Soil-Structure Interaction

In summary, stiff soil like tuff rock is more in resonance with short storey buildings, meaning during seismic movement, the response in the short storey buildings would be greater. There is no specific formula to relate the two, but for a specified seismic wave, the frequency spectrum of the vibration is the same, while the amplitude of oscillation is greater in slower rocks. This is due to the energy density of the wave being higher in slower rocks. Therefore, small buildings built on low velocity rocks will experience greater shaking than tall buildings built on fast rocks.
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Stiff soil like tuff rock is said to be in resonance with short storey buildings (like 2 to 3 storey).. meaning during seismic movement the response in the short storey buildings would be greater. Is there any formula that can relate the two... like does stiff soil has the same frequency as short storey buildings when they shake??
 
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  • #2
dahoa said:
Stiff soil like tuff rock is said to be in resonance with short storey buildings (like 2 to 3 storey).. meaning during seismic movement the response in the short storey buildings would be greater. Is there any formula that can relate the two... like does stiff soil has the same frequency as short storey buildings when they shake??
Hi ya

I'm not going to personally give an answer when there is so much more professional info online
have a look at some of these linkshttps://www.researchgate.net/publication/237709756_Seismic_Response_at_Soft_Ground_Sites_Bay_of_Plenty

https://www.researchgate.net/publication/321036988_Experimental_Study_on_the_Seismic_Response_of_Subway_Station_in_Soft_Ground

https://www.ijser.org/researchpaper/Evaluation-of-seismic-response-of-a-building-with-soft-story.pdf

https://www.pwri.go.jp/eng/ujnr/joint/33/paper/61sato.pdf

https://pubs.usgs.gov/of/1996/ofr-96-0263/localeff.htm

http://users.ntua.gr/gbouck/downfiles/geot_earthquake_eng_Ch4-SITE-ADERS-10.pdfThere's just a small collection of dozens of sitesDave
 
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  • #3
dahoa said:
Is there any formula that can relate the two... like does stiff soil has the same frequency as short storey buildings when they shake??
For a specified seismic wave, the frequency spectrum of the vibration is the same, but the amplitude of oscillation is greater in slower rocks.

The foundations of small buildings do not need to be deep, so are often just the low velocity surface soil covered by a concrete slab. The foundations of tall buildings are dug well down below the low velocity weathered soil, onto deeper fast rock.

So small buildings tend to be shaken by greater amplitude waves than tall buildings. A tall building built on a low velocity rock, such as a volcanic tuff, will be shaken significantly more than if it were securely founded on a fast granite.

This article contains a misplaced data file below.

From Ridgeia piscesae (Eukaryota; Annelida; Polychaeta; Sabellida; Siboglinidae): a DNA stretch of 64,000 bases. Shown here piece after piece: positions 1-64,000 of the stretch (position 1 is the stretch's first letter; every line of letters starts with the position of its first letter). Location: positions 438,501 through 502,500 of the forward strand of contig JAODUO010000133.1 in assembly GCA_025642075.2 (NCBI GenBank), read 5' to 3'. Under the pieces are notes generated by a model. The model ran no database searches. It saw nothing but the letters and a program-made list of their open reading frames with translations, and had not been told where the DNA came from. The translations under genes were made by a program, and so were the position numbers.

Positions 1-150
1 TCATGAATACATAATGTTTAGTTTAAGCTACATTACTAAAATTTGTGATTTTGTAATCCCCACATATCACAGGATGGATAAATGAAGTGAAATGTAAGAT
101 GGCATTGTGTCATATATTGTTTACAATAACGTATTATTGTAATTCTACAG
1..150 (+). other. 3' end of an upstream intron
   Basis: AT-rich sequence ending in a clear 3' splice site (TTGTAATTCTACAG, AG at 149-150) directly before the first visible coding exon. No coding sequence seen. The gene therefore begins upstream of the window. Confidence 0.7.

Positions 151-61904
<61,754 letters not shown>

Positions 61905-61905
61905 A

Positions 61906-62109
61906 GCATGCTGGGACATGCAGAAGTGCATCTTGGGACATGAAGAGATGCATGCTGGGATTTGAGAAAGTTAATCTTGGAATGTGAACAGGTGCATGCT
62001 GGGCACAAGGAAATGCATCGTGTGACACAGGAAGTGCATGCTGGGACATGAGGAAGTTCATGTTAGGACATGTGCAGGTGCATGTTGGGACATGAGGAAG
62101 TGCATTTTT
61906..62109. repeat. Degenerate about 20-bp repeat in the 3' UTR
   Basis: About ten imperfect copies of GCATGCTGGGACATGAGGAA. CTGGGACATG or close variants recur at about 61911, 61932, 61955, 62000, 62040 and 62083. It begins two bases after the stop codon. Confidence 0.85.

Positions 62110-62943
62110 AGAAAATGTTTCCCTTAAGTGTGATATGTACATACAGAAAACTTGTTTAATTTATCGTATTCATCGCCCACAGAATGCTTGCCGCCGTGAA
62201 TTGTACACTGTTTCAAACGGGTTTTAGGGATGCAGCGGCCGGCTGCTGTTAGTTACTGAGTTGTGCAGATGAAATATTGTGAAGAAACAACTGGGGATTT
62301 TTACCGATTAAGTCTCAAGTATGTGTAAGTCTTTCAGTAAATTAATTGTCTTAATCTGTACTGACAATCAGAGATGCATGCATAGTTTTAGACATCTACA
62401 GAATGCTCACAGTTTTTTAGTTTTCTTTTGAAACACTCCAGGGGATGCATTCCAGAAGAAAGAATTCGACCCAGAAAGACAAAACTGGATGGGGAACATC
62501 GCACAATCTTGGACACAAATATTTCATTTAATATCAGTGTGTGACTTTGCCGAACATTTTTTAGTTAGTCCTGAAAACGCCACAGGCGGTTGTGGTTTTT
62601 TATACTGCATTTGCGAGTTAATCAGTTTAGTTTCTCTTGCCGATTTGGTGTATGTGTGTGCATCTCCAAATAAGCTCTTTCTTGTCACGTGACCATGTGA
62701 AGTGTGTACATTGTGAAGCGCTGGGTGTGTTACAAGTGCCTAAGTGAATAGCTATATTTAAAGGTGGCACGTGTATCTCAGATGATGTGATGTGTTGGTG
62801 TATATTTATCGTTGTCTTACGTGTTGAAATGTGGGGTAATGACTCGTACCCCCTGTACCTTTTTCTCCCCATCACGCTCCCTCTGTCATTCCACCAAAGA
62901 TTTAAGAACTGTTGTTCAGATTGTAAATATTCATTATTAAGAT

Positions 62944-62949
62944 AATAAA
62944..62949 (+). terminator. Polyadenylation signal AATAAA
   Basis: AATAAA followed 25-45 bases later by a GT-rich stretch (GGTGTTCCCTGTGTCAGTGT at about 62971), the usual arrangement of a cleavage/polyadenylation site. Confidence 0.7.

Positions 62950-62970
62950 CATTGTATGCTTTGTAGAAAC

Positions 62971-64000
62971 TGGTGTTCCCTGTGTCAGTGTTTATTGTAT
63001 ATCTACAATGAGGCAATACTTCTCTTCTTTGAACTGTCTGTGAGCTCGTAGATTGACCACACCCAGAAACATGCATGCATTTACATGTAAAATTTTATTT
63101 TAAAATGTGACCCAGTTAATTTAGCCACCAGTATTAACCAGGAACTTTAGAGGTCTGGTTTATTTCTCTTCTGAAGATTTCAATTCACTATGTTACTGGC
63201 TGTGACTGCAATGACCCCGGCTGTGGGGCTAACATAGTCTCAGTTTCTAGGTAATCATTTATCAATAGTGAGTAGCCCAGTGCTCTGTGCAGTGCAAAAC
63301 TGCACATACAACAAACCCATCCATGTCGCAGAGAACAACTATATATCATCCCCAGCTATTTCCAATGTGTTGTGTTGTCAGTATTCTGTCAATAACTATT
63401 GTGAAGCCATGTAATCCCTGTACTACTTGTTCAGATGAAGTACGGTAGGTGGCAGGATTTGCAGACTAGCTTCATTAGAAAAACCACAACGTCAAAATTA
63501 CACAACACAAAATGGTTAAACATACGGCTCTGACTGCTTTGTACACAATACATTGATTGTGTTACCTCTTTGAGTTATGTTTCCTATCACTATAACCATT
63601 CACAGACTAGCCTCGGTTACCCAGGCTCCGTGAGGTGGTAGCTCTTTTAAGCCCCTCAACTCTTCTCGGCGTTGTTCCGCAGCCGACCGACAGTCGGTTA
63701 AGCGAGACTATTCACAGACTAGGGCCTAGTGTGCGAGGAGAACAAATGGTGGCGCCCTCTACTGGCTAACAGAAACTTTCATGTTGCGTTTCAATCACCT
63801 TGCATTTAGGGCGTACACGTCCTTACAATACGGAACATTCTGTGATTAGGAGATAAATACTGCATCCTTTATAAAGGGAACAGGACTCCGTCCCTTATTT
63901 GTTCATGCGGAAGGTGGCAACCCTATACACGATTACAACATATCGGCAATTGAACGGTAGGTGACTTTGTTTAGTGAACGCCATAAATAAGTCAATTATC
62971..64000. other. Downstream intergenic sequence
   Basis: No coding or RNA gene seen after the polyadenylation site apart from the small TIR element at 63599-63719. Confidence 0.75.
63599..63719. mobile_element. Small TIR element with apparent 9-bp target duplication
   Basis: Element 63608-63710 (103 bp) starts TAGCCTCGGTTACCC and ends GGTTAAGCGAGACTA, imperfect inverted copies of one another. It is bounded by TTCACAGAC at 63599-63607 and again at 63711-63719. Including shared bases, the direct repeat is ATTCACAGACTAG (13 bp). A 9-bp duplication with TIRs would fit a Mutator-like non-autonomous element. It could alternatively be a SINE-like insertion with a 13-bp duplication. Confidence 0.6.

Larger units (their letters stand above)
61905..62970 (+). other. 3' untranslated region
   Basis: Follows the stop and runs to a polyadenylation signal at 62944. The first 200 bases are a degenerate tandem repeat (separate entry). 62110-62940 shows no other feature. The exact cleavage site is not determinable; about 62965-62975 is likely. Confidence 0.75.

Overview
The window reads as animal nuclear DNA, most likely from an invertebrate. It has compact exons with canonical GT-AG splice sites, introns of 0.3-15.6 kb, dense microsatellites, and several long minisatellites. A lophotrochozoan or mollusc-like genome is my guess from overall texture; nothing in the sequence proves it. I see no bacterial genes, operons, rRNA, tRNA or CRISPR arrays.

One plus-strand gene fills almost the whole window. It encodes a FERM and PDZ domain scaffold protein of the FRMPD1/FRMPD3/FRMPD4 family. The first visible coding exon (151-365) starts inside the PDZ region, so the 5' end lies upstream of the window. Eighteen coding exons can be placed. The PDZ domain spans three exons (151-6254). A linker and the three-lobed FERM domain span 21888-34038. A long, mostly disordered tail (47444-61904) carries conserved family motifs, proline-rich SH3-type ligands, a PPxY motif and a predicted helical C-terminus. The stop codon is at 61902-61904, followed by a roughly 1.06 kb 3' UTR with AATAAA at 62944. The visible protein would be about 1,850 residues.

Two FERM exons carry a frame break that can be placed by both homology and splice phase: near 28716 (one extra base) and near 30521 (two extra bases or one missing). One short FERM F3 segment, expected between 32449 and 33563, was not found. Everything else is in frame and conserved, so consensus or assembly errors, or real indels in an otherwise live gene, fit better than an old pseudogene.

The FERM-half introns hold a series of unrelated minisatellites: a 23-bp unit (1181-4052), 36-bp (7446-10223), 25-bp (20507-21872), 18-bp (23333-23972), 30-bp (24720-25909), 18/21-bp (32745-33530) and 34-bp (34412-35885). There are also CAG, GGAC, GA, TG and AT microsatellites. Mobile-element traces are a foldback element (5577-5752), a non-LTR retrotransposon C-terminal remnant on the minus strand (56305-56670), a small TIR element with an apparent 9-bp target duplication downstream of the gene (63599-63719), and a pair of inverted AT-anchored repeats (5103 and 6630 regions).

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Baluncore said:
For a specified seismic wave, the frequency spectrum of the vibration is the same, but the amplitude of oscillation is greater in slower rocks.

The foundations of small buildings do not need to be deep, so are often just the low velocity surface soil covered by a concrete slab. The foundations of tall buildings are dug well down below the low velocity weathered soil, onto deeper fast rock.

So small buildings tend to be shaken by greater amplitude waves than tall buildings. A tall building built on a low velocity rock, such as a volcanic tuff, will be shaken significantly more than if it were securely founded on a fast granite.
What physics principle why the amplitude of oscillation is greater in slower (you mean low velocity?) rock?
 
  • #5
Fundamentally it comes down to the energy density of the wave propagating through the material. At half the velocity of propagation, there is twice the energy present per unit length of the propagation path. That implies a higher amplitude.
 

1. What is soil-structure interaction?

Soil-structure interaction is the mutual interaction between a structure and the surrounding soil or ground. It is a crucial aspect in the design and analysis of any structure built on or in the ground, as the behavior of the soil and the structure can affect each other.

2. Why is soil-structure interaction important in engineering?

Soil-structure interaction is important in engineering because it can significantly affect the performance of a structure. The behavior of the soil can influence the stability, deformation, and overall structural response, while the structure's loads and movements can alter the properties of the soil.

3. What factors affect soil-structure interaction?

The factors that affect soil-structure interaction include the type and properties of the soil, the type and geometry of the structure, the loads and movements applied to the structure, and the boundary conditions of the soil-structure system.

4. How is soil-structure interaction analyzed?

Soil-structure interaction is typically analyzed through numerical methods such as finite element analysis, which simulates the behavior of the soil and structure under various loading and boundary conditions. Physical models, field tests, and analytical methods can also be used to study soil-structure interaction.

5. What are the implications of neglecting soil-structure interaction in engineering?

Neglecting soil-structure interaction in engineering can lead to inaccurate structural analysis and design, potentially resulting in structural failures or excessive costs. It is important to consider soil-structure interaction to ensure the safety and stability of a structure.

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